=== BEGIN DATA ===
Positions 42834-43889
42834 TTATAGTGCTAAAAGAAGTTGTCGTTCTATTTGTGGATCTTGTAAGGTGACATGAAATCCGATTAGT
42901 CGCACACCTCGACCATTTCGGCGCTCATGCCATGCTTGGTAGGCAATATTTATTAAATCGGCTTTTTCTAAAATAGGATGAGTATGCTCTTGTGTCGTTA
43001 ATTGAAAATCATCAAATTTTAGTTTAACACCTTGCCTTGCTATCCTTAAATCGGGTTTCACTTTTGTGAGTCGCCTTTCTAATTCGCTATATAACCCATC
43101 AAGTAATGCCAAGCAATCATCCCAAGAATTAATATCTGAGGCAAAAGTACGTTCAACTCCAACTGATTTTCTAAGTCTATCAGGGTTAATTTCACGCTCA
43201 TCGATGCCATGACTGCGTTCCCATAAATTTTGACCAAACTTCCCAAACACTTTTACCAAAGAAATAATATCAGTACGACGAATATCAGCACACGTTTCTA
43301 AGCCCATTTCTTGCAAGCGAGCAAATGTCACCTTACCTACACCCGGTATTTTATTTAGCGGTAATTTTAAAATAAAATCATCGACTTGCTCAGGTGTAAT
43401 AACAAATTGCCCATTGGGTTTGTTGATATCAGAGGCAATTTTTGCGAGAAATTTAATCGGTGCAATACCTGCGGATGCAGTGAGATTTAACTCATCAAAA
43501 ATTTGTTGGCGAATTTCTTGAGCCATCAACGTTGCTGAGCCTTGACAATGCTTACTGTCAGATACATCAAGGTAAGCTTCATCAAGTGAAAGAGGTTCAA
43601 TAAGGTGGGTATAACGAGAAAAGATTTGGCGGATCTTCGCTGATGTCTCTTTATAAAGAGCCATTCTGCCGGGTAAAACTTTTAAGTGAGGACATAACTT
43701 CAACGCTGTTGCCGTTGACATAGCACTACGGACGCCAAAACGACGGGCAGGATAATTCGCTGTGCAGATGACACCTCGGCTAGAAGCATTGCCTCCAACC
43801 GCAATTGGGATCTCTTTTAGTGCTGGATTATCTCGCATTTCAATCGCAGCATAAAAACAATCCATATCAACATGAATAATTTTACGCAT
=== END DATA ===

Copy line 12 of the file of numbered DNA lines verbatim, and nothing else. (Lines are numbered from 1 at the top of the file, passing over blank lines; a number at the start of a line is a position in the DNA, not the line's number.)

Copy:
43801 GCAATTGGGATCTCTTTTAGTGCTGGATTATCTCGCATTTCAATCGCAGCATAAAAACAATCCATATCAACATGAATAATTTTACGCAT